Of course, Tacitus himself has often been seen as the greatest of those who "twist truth into fiction."

The translation is by the prolific Michael Grant.

Phil Paine on Canada's economic future


What can Canada do to break out of economic passivity? (See under Jan. 25.)

Friday, January 25, 2008

Back of the envelope


Over at the Planetary Society blog, Emily Lakdawalla writes about using back-of-the-envelope calculations to estimate certain astronomical facts. Is there a historical equivalent to b-o-t-e calculations?

Image: Mercury's surface, from Astronomy Picture of the Day.

Wednesday, January 23, 2008

Suckers for the old con-games


That's what we are, according to a new essay at Philpaine.com. I am told that we can expect a series of Meditations on Dictatorship, to go along with the Meditations on Democracy.

It might be worth looking at this material while you are at it.

Image: From the site of "Australia's Honest Con Man."

Losing the royal mausoleum


Today in the Medieval England class I talked about the major changes that took place in the reign of King John --

King John was not a good man
He had his little ways
And sometimes no one spoke to him
For days and days and days
One thing I wanted to emphasize, but neglected, what with talking about Stephen Langton inventing the verse-numbering of the Bible, was an interesting indicator of how much John lost symbolically when he lost the Angevin counties along the Loire.

His father, Henry II, his mother, Eleanor of Aquitaine, and his brother, Richard Lionheart, were all buried at Fontrevault Abbey in Maine (?); John lost that region and is buried by himself in Worcester Cathedral in England.

All four have surviving effigies. John's is above; the other three can be seen as part of this slide show.

Picture of a spaceman


From Astronomy Picture of the Day.

(His name is Clay Anderson, and he took this picture of his reflective faceplate.)

Tuesday, January 22, 2008

Monday, January 21, 2008

PROME assignments, HIST 3425

As allowed in the course syllabus, the students in class in Medieval England agreed to a reallocation of second-term marks:

The preliminary assignment, now due a week from Wednesday, i.e. Jan. 30, is now worth 10% of the course grade.

The second term essay is now worth 20%; and is due March 5.

Sunday, January 20, 2008

News from Catal Huyuk


I've always been fascinated by the early town site (representing maybe the earliest town) of Catal Huyuk (Çatalhöyük), in southeastern Turkey (Anatolia), and in my Ancient Civilizations course, I talk about its significance at length.

Well, recently the Turkish Daily News has published a good article on the work that has been done at Catal Huyuk since 1993.

I am pleased to see that my lecture material is still not obsolete, despite this interesting work.

Thanks to Explorator for this.

Image: Recent excavations, from TDN.

Those stumbling strongmen


Marcus Gee in the Globe and Mail makes the case in this column that democracy is more efficient than dictatorship. I agree, but must point out that he vastly underemphasizes the death toll attributable to the dictatorships he cites.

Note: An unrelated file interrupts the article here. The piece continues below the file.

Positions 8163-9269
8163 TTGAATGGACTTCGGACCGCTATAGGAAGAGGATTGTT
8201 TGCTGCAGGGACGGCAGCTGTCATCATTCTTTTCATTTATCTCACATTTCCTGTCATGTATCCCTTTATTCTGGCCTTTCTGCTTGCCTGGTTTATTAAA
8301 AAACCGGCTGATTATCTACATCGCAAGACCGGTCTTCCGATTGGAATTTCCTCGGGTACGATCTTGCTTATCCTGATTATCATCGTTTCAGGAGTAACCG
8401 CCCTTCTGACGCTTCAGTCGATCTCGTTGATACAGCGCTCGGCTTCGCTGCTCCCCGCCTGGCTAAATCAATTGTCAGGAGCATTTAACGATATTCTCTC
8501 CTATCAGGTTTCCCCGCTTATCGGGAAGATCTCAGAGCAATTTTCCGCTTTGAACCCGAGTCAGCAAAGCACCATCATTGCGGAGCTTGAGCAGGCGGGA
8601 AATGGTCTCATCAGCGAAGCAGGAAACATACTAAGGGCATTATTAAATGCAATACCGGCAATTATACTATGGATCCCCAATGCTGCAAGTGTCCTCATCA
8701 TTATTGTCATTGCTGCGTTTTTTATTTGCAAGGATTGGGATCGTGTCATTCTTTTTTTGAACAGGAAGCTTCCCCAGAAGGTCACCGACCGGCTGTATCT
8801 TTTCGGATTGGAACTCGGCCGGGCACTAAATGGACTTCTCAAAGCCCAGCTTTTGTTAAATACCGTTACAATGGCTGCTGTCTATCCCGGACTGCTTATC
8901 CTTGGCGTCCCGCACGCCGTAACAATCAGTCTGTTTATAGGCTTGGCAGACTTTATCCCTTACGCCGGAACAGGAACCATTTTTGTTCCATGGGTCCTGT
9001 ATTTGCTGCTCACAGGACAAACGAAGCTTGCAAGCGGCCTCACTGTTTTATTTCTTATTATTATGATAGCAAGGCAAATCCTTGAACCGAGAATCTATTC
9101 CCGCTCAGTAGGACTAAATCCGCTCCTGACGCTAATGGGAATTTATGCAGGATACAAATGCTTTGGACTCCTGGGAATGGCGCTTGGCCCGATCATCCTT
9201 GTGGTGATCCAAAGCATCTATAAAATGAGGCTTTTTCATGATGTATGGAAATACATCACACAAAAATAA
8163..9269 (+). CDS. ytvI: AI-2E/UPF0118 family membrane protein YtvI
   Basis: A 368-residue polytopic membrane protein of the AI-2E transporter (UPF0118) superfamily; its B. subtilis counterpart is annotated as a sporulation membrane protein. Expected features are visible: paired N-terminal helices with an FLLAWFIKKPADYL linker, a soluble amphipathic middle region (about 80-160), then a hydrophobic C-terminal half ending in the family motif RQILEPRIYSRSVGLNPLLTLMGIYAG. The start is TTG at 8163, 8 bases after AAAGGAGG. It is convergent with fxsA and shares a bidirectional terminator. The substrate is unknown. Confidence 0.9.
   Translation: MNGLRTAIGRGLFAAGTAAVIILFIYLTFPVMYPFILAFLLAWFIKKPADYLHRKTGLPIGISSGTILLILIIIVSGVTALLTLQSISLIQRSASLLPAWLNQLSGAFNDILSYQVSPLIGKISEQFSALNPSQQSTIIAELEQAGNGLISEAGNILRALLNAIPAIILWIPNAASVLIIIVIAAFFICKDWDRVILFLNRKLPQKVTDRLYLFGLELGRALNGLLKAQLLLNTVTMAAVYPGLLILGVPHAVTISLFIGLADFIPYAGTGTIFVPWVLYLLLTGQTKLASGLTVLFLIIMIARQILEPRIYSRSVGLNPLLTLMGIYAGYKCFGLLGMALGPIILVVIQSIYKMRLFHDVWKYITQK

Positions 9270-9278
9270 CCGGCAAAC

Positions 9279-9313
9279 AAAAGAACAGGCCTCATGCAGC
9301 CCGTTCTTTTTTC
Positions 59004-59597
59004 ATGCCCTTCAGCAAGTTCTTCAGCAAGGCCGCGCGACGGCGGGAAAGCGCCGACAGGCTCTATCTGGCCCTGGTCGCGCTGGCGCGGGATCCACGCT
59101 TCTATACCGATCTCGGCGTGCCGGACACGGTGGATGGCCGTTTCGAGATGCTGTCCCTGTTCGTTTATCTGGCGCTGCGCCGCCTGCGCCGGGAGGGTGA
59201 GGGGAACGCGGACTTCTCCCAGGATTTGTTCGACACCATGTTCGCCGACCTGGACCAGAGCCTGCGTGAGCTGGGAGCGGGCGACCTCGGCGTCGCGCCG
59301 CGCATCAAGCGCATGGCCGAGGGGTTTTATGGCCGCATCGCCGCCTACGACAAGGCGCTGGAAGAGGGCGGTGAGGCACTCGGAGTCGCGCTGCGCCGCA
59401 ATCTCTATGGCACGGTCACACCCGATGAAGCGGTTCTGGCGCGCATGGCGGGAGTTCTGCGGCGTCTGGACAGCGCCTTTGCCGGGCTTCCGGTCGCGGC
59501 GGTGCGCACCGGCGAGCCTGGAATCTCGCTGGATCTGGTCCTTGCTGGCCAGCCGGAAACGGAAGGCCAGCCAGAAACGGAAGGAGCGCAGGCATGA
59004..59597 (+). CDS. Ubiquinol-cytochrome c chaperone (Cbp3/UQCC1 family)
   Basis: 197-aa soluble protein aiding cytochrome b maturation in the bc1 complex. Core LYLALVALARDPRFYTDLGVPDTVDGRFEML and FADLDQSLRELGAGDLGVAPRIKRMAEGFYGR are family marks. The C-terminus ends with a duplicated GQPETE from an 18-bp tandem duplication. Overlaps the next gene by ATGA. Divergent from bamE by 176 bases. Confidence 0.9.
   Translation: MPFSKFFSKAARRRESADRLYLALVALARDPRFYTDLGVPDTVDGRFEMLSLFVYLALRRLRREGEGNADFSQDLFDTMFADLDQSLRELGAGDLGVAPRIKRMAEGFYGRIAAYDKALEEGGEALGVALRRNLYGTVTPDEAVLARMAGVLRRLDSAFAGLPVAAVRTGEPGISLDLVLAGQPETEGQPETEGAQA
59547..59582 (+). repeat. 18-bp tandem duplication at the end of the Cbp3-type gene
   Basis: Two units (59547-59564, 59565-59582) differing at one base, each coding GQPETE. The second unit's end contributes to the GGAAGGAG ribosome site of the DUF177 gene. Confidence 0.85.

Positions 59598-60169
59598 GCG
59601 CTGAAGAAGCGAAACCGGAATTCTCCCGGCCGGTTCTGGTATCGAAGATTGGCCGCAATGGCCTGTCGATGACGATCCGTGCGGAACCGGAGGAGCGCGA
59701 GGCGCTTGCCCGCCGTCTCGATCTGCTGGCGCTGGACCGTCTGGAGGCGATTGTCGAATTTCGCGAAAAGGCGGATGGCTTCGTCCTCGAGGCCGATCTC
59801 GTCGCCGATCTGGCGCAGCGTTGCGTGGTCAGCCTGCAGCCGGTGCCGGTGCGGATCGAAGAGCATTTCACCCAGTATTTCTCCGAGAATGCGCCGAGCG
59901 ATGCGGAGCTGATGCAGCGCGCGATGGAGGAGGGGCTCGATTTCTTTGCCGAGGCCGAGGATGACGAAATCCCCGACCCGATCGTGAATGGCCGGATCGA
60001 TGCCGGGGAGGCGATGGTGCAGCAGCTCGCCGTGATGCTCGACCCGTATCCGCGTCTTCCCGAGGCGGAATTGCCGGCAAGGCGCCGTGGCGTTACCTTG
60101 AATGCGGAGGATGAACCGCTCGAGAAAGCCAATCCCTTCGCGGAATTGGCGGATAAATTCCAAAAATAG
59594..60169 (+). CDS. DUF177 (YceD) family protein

Image: Ukrainian victims of Stalin's famine, early 1930s. This was no accident, it was policy.

Comet McNaught over the Andes, 2007

From Astronomy Picture of the Day. Click on the picture for a bigger view.

Saturday, January 19, 2008

Medieval Manuscripts on video


Dr. Richard Scott Nokes has posted links to two YouTube clips on his blog Unlocked
Wordhoard
;
they are the product of one Raul Quintanilla from Nicaragua.

Raul's videos feature images from medieval manuscripts and the music of Hildegard von Bingen. The first shows many pictures of how such manuscripts were produced.

Enjoy!

Image: Bede at work on a manuscript, borrowed from About.com: Medieval History.

MLK and LBJ

You may or may not care about the election-year controversy that inspired Bill Moyers to make this piece on who should get what credit for civil rights breakthroughs in the 1960s United States -- but it's an awfully good personal memoir, brilliantly illustrated. Thanks to Talking Points Memo for posting it.

Friday, January 18, 2008

The rectification of names

I'm no Confucius scholar, and have a very limited understanding of his thought, so I'm basically cherry-picking this quotation from a longer analysis by the Master:

Tsze-lu said, “The ruler of Wei has been waiting for you, in order with you to administer the government. What will you consider the first thing to be done?”

The Master replied, “What is necessary is to rectify names.” “So! indeed!” said Tsze-lu. “You are wide of the mark! Why must there be such rectification?”

The Master said, “How uncultivated you are, Yu! A superior man, in regard to what he does not know, shows a cautious reserve.

“If names be not correct, language is not in accordance with the truth of things. If language be not in accordance with the truth of things, affairs cannot be carried on to success..."

Boy are we in need of that now!

"Liberal" has meant so many things in the past two centuries that it is probably been a hopeless case for the last half-century. Now "conservative" is equally hopeless -- remember when it meant conserving things and institutions, instead of conscienceless plundering? "Left" and "right" -- is there a good essay on the Web or in print exposing how empty and befuddling these adjectives are, except for making battle-flags?

Phil Paine has written a short piece
(under reading #15474) a critique of Garrett Hardin's article "Tragedy of the Commons" (Science, 1968) and the analysis associated with it, which deserves wide distribution. One part I think is particularly valuable are the remarks on